In this interview spotlight, I chat with Scary Hours about their latest release, challenges, technology and more:
How has the dichotomy between NJ and NYC influenced your music?
Commuting to and from NYC gave me a lot of time to be alone with my thoughts, which was both good and bad. Being in Manhattan can sometimes be so jarring to the senses, and on top of feeling like I was in crisis mode regarding my career path at the time, it was a chaotic and bittersweet experience that gave me lots to write about.
What led you down this path of acoustic punk and what motivates you to keep going?
I grew up on a lot of skate punk and hardcore stuff which influenced the music itself. Choosing this format was more out of necessity than anything else. I wanted to make punk rock “singer-songwriter” type thing, but I wouldn’t be able to do that live, so I stripped the songs down to bare bones. I liked the way the songs came out acoustic, so I just keep rolling with that!
How is did release come to be handled by Pyrrhic Victory?
I’ve known Joe the owner for a long time from playing bass in The 65s. I was just casually sharing some of my acoustic “demos” with him one day, and he was really impressed and told me the door was open if I ever wanted to come do a record with PVR. I continued writing and recording, sending him and the other PVR partners what I’d been working on and everyone was on board with putting the record out.
Name one or two challenges you face as an indie musician in this over saturated, digital music age? How has technology helped you (since we know it does help)?
It’s a little tough getting strangers to listen to the music when there’s so much music to be heard, although people do seem to be picking up on this one. Streaming services like Spotify are great because, as a fan of music, the world is at your fingertips. It’s tough not making much money because it costs a lot to make and put out a record, but I feel like I need to do this so I’m going to keep on trucking! Technology has been incredibly helpful in the aspect that I can really hone in on fans of this type of music and engage with them. Not only is it great to experience people listening to my music, but there’s a sense of community when you start finding other people who like the same music. I’ve made a lot of friends all over the country via social media who have offered shows and places to crash. YouTube is also a great way to reach people and offer a visual. Ghettoblaster premiered the video and people have been responding to how colorful and moody and awkward it is! (https://www.youtube.com/watch?v=umPHBY5sPII)
What was the last song you listened to?
“The Decline” by NOFX. 18 minutes well-spent.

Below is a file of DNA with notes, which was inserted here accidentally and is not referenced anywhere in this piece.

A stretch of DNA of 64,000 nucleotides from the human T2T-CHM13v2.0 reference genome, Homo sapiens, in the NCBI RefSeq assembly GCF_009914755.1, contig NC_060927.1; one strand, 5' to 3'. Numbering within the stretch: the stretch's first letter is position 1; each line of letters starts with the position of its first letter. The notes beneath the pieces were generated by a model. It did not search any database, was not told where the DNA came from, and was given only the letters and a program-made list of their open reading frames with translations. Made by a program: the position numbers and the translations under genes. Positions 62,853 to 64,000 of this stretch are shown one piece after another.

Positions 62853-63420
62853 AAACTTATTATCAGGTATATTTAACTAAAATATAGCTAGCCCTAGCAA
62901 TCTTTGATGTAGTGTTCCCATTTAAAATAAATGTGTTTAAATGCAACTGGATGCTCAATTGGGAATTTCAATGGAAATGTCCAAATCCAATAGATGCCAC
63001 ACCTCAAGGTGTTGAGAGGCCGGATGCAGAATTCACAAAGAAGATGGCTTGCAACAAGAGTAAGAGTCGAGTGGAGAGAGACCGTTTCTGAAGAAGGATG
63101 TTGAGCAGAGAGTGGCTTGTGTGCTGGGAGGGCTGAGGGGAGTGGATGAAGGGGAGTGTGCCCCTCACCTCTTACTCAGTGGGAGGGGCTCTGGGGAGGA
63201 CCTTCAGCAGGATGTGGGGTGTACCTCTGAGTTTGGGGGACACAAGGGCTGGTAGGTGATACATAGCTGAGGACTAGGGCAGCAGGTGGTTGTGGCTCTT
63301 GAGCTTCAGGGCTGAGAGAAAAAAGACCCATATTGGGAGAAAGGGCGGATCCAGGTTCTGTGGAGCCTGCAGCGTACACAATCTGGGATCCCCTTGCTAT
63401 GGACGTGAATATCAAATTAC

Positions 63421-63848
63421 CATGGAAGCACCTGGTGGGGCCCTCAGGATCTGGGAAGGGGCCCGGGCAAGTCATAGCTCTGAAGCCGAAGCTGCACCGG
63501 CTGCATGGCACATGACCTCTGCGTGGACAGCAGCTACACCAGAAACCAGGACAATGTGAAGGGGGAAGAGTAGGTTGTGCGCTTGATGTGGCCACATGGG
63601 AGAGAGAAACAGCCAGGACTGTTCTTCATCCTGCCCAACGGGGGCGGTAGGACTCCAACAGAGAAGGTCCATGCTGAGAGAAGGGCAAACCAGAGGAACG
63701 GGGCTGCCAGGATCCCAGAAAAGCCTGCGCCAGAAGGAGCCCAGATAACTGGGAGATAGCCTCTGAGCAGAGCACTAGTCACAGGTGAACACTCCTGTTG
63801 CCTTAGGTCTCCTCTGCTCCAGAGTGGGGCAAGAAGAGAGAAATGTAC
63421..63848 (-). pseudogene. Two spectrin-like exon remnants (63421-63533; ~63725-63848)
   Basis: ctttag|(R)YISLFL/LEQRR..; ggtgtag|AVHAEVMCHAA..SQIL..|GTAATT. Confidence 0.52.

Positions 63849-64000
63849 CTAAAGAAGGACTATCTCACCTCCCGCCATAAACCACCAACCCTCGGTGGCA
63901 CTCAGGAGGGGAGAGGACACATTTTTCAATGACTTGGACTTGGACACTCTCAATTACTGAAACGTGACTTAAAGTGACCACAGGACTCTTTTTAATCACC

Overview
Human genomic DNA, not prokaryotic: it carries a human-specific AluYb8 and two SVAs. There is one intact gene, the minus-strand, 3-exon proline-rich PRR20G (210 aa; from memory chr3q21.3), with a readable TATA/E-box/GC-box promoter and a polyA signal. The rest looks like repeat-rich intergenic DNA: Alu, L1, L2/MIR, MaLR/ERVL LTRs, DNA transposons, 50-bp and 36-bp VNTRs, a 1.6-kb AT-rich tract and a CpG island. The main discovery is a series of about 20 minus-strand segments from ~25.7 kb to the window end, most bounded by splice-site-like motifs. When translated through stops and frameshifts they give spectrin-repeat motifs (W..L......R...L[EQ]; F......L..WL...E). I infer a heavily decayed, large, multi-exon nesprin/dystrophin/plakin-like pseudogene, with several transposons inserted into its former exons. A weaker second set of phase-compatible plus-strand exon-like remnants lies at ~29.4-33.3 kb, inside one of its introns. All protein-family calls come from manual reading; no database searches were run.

Which do you prefer? Vinyl? CDs? MP3s?
I think the best way to listen to music for quality is CD, but MP3s are so portable. I have 15 gigs of essentials on my phone that I keep on at work. Can’t do that with CDs! There is one exception, though: I’m convinced jazz, swing, and blues sound better on vinyl. I have a ton of Sinatra, Nat King Cole, Sarah Vaughan, etc. records that sound so great on vinyl.
How about this one…. Do you prefer Spotify? Apple Music? Bandcamp? Or something else? Why?
Bandcamp is probably the most artist-friendly format and I really like that. You can stream songs a few times, then it starts asking you to support the artist. Most bands have links for merch so you can buy physical copies. I also like the visual aesthetic of Bandcamp pages. Spotify seems to be the way most people listen to music these days, though, so if I’m listening to oldies or 90s, I’ll head over there to stream.
Where is the best place to connect with you online and discover more music?
My favorite social media platform is Instagram, so please reach out to me on there! It just makes things more personal. I share things going on in my life, and I get to see what your life is like. So please, follow me on IG: @scaryhoursnj . You can find me on Bandcamp if you want to buy a physical/digital copy, but we seem to be accumulating the most streams from Spotify for the record. There’s also a wicked full-band cover of the Elliott Smith classic “Angeles” up there. (https://open.spotify.com/album/45792jSuMpcsfaI2n9ktJI)
Anything else before we sign off?
Listen to Scary Hours on Spotify
We are having a release party at the Harp n’ Bard in Clifton, NJ on Saturday June 15th with some great bands: Fairmont, Nine Eighteen, and Holler and the Hand. Oh, and the song “Daisy” is definitely NOT about a girl! Thanks for having me, follow me on Instagram, peep the album on Spotify, and let’s be friends <3